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Rare Santa Barbara Wildflower Endangered, Say Feds

A showy yellow wildflower that's restricted to just nine sites in the Lompoc area may be getting Federal protection as a result of a legal settlement. The Vandenberg monkeyflower, an annual plant that grows in sandy soil among chaparral shrubs, has been proposed for listing as Endangered under the U.S. Endangered Species Act (ESA).

The U.S. Fish and Wildlife Service, which proposed listing the monkeyflower on Tuesday, is also proposing that 5,785 acres of land on Burton Mesa be designated as Critical Habitat for the flower.

The proposed listing is part of a 2011 settlement between USFWS and the Center for Biological Diversity (CBD) in which the agency agreed to move on considering 757 species of plants and animals whose cases had been gathering dust.

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Monkeyflowers as a whole are common in California, with close to a hundred described species native to the state. The Vandenberg monkeyflower, Diplacus vandenbergensis, is one of the rarest of those species. California's monkeyflowers in general range from large woody shrubs to ephemeral annual herbs. Taxonomists have traditionally placed the woody species in the genus Diplacus and herbaceous ones in genus Mimulus, though that is changing as we learn more about the evolutionary relationship of the two groups.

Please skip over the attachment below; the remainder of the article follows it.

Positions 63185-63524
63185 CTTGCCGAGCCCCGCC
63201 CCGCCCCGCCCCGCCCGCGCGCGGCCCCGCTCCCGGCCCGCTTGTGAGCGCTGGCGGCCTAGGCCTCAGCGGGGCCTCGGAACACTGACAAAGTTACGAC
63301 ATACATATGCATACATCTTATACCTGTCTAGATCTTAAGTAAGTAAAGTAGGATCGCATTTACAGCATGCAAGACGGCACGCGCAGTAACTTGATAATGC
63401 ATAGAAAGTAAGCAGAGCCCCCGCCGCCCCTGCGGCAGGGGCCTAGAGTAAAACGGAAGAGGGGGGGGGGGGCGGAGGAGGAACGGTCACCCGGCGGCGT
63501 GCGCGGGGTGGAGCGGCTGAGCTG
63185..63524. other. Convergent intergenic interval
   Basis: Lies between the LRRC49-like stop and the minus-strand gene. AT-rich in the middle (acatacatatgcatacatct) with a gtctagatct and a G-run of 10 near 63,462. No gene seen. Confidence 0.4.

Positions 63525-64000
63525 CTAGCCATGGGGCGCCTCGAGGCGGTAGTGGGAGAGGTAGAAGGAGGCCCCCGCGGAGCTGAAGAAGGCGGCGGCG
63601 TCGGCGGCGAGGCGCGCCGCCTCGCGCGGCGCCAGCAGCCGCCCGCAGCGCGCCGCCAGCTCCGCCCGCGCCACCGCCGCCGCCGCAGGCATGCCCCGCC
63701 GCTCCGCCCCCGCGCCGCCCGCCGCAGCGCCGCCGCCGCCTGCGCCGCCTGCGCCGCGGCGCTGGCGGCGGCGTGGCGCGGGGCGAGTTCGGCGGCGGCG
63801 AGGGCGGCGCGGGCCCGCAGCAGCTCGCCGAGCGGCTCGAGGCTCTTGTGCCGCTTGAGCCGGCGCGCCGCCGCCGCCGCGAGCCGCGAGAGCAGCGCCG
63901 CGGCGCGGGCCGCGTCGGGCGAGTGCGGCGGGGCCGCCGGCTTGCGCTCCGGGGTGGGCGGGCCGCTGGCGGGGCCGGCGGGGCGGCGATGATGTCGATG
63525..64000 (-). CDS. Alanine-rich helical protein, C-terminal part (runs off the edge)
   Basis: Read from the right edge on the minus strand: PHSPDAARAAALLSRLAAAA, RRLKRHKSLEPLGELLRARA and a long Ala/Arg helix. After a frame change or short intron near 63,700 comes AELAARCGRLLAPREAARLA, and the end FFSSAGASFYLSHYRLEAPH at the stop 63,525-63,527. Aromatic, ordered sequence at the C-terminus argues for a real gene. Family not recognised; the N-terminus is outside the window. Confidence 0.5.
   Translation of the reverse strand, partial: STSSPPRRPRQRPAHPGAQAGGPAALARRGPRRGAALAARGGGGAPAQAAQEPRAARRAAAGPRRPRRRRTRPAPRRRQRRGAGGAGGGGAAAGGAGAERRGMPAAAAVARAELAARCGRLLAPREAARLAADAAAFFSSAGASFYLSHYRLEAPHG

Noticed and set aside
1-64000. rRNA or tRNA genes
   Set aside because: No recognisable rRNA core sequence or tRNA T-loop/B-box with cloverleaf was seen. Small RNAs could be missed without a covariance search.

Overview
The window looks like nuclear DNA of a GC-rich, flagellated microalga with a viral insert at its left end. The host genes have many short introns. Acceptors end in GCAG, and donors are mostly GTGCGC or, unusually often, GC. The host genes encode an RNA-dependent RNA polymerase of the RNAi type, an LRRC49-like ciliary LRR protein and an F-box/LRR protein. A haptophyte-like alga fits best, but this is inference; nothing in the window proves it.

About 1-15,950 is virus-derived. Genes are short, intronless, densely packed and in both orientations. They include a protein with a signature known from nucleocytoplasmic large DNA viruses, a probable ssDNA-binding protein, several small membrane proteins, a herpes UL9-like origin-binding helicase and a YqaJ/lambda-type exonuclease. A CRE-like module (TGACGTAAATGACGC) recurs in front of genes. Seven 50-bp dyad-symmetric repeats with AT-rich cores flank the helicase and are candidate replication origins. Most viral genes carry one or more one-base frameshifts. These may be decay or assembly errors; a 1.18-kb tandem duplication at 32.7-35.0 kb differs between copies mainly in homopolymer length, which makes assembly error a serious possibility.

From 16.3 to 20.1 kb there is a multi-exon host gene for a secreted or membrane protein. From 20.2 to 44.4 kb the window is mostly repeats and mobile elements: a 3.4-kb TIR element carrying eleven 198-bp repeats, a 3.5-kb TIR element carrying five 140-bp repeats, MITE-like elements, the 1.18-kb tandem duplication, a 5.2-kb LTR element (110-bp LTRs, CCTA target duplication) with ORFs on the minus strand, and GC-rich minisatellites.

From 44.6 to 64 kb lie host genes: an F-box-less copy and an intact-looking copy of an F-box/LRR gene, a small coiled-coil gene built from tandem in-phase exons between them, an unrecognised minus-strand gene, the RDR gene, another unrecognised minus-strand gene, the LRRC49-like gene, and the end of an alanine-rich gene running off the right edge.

The Vandenberg monkeyflower grows on soils mainly made up of sand deposited during the Pleistocene, in "canopy openings" between larger shrubs. Invasive plants pose the greatest threat to the species; by colonizing those canopy openings, plants such as pampas grass, veldt grass, and iceplant can displace the monkeyflower from its habitat.

The plant also faces threats from development, fire, and off-road vehicle use.

The Critical Habitat USFWS is proposing for the monkeyflower includes some private land, but is mainly confined to state and federal land including Vandenberg Air Force Base, the Burton Mesa Ecological Reserve, and La Purisima Mission State Historic Park. Designation of private land as Critical Habitat doesn't affect landowners unless they seek federal assistance in a project that might adversely affect the species concerned.

"This is great news, because only the full protection of the Endangered Species Act for the monkeyflower and its habitat will make sure this lovely yellow flower isn't lost forever," said CBD conservation biologist Tierra Curry.

Public comment on the listing and the habitat designation must be received by December 30.

For the record: This post has been edited. An earlier version described the Vandenberg monkeyflower as a woody perennial, which it is not.

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About the Author

Chris Clarke is a natural history writer and environmental journalist currently at work on a book about the Joshua tree. He lives in Joshua Tree.
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